However, a personal data breach can also cause financial harm. For example, you may need to take time off work to recover from the psychological effects of the breach. If your employer does not offer sick pay, then you may experience lost earnings. In this case, you could claim these losses back under material damage compensation.

Read on to learn more about compensation in personal data breach claims.

Calculating Compensation For A Personal Data Breach

A successful personal data breach claim could involve a payout potentially consisting of compensation for both material and non-material damage.

Firstly, we will discuss potential compensation amounts for non-material damage, which relates to the psychological injuries you suffer as a result of the personal data breach. We have used the Judicial College Guidelines (JCG), updated in April 2022, to create the table below as a guide. Legal professionals use the JCG to help them value data breach claim settlements.

Mental Injury Severity Notes Compensation
Psychological Harm (a) Severe The person will have a very poor prognosis. The injury will cause marked problems with their ability to cope with work, education, and daily life. £54,830 to £115,730
Psychological Harm (b) Moderately Severe The person will have a much more optimistic prognosis than the above bracket. The injury will cause significant problems with their ability to cope with work, education, and daily life. £19,070 to £54,830
Psychological Harm (c) Moderate The person may have initially faced similar problems as the brackets above, however, by the time of trial there will have been marked improvement. Their prognosis will be good. £5,860 to £19,070
Psychological Harm (d) Less Severe The compensation awarded is determined by how long the person suffered a period of disability, and the extent to which it affected their sleep and daily life. £1,540 to £5,860
PTSD (a) Severe The injury will involve permanent effects preventing the person from functioning at the level they did before the trauma took place. It would badly affect all parts of their life. £59,860 to £100,670
PTSD (b) Moderately Severe Within this bracket, the person has a better prognosis of recovery with professional aid. However, for the foreseeable future, the effects are likely to cause significant disability. £23,150 to £59,860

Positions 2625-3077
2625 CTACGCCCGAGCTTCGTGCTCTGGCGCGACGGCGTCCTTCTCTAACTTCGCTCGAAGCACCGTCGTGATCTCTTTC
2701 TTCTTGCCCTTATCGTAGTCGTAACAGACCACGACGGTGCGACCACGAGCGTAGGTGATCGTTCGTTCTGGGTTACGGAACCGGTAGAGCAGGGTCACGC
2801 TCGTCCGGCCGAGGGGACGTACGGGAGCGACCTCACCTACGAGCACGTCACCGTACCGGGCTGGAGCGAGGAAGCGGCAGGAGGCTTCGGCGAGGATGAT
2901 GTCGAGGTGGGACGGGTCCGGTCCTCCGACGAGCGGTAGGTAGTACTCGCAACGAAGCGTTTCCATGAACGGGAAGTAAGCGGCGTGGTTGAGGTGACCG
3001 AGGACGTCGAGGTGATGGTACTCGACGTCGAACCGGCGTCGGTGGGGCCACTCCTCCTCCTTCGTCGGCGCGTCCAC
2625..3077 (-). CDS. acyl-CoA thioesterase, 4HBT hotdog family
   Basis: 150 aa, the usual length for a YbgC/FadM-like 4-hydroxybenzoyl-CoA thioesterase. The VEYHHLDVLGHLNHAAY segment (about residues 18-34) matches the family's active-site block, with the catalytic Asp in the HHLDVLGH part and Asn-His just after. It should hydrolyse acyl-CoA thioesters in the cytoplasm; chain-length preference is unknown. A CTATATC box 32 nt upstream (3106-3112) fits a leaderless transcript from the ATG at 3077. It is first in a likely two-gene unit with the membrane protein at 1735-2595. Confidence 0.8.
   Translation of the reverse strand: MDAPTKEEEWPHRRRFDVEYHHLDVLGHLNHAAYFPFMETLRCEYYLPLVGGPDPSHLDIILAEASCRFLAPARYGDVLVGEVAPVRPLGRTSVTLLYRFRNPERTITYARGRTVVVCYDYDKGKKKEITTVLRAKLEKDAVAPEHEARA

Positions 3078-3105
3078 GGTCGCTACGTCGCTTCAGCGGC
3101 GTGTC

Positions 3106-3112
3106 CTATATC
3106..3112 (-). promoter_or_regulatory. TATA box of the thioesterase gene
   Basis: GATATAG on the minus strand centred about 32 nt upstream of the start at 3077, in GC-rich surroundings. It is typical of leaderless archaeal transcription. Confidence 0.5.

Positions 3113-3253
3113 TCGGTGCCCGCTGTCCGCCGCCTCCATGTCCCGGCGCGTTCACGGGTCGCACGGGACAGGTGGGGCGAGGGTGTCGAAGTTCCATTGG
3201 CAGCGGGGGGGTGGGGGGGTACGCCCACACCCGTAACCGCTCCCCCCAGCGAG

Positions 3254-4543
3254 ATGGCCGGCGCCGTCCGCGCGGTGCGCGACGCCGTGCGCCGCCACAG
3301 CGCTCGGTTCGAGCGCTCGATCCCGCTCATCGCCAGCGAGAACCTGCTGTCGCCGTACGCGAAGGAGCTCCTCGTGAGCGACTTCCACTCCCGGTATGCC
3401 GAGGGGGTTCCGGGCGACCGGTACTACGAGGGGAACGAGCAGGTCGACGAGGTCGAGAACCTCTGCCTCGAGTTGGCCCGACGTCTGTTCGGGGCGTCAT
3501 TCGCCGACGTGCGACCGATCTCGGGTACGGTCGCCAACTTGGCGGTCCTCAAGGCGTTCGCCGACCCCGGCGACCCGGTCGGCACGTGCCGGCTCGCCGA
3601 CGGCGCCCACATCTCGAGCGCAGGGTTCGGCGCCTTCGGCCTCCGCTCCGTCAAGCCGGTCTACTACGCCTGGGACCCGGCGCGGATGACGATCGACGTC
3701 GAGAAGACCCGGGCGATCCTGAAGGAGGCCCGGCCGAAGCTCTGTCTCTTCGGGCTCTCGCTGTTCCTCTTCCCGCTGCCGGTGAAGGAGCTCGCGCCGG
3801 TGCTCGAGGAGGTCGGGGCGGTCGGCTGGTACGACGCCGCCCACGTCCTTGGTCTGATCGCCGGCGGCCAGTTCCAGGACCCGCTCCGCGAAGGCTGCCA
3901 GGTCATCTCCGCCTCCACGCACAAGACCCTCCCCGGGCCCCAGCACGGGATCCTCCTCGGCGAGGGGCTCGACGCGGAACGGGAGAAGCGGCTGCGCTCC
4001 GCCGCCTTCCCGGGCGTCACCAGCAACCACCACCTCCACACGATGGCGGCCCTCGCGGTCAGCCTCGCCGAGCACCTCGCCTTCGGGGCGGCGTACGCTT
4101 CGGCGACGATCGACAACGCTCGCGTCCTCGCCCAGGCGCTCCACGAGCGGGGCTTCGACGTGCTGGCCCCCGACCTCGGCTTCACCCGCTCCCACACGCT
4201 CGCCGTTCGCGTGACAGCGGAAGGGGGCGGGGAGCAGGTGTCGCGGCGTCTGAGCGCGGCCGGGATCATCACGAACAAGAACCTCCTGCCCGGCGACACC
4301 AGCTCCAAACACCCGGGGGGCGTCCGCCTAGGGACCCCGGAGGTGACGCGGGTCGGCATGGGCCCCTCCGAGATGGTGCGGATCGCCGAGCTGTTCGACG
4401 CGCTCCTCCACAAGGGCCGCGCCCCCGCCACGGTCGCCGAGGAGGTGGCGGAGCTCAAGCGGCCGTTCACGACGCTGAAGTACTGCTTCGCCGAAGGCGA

PTSD (c) Moderate A moderate case of PTSD will mean the person has largely recovered. Persisting effects will not grossly disable the person. £8,180 to £23,150
PTSD (d) Less Severe A virtually full recovery from the injury would happen within one – two years, with only minor symptoms lasting longer. £3,950 to £8,180

Please remember these figures are a guide. Each claim is different, and so each payout is different, too.

You may also be eligible to claim compensation for material damage, which refers to the financial losses incurred by the data breach. This can include:

  • Money that was stolen from your bank account
  • Damage to your credit score
  • Lost earnings

You will need to provide evidence as proof of material damage. For example, bank records and payslips can both demonstrate financial harm.

Speak to one of our advisors to learn more about the compensation you could be eligible to receive for your claim.

Should A Police Officer Personal Data Breach Affect You, Call Our Team

If you allow one of our advisors to assess your claim, they could find that you may have a valid case and connect you with one of our No Win No Fee solicitors under a Conditional Fee Agreement (CFA). With this kind of agreement, you usually won’t have to pay any upfront or ongoing fees to your solicitor for them to start work on your claim. Additionally, you commonly won’t pay for these services should your claim be unsuccessful.

A claim ending in success will generally mean the solicitor can take a small percentage of the compensation, called a success fee. The law caps this amount, and it is taken directly from your award.

Speak to one of our advisors today to find out how one our solicitors could help you. They can also provide more information on the steps you could take following a police officer personal data breach. To learn more:

Learn More About Data Breach Claims

Discover further useful guides from our website:

Explore these external links:

Thank you for reading this guide on the steps you could take should a police officer personal data breach occur.

Guide by MW

Edited by CH/JO